Adult Patients with Schizophrenia
The following findings are based on a pool of five placebo-controlled trials (four 4-week and one 6-week) in which oral aripiprazole was administered in doses ranging from 2 to 30 mg/day.
Commonly Observed Adverse Reactions
The only commonly observed adverse reaction associated with the use of aripiprazole in patients with schizophrenia (incidence of 5% or greater and aripiprazole incidence at least twice that for placebo) was akathisia (aripiprazole 8%; placebo 4%).
Less Common Adverse Reactions in Adults
Table 17 enumerates the pooled incidence, rounded to the nearest percent, of adverse reactions that occurred during acute therapy (up to 6 weeks in schizophrenia and upto 3 weeks in another indication), including only those reactions that occurred in 2% or more of patients treated with aripiprazole (doses ≥2 mg/day) and for which the incidence in patients treated with aripiprazole was greater than the incidence in patients treated with placebo in the combined dataset.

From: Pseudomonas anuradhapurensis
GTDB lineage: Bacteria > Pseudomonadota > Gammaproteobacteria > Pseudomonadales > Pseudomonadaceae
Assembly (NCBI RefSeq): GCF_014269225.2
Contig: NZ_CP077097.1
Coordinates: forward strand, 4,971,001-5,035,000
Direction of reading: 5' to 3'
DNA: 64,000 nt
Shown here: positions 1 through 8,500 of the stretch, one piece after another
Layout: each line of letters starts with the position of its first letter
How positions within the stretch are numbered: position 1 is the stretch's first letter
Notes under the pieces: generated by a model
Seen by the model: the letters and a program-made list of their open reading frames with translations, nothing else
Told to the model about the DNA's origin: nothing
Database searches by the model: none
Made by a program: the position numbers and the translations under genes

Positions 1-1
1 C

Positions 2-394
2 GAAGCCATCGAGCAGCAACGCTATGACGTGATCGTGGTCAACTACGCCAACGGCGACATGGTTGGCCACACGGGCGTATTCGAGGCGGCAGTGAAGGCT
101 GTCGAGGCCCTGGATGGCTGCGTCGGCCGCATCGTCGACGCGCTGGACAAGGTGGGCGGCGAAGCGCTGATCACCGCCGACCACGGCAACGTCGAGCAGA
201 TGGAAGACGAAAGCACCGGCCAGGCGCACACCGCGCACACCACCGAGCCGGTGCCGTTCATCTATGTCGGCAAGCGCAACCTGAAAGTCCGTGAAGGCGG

|System Organ Class Preferred Term|
|Percentage of Patients Reporting Reaction *|
|General Disorders and Administration Site Conditions|
|Musculoskeletal and Connective Tissue Disorders|
|Pain in Extremity||4||2|
|Nervous System Disorders|
|Respiratory, Thoracic, and Mediastinal Disorders|
An examination of population subgroups did not reveal any clear evidence of differential adverse reaction incidence on the basis of age, gender, or race.
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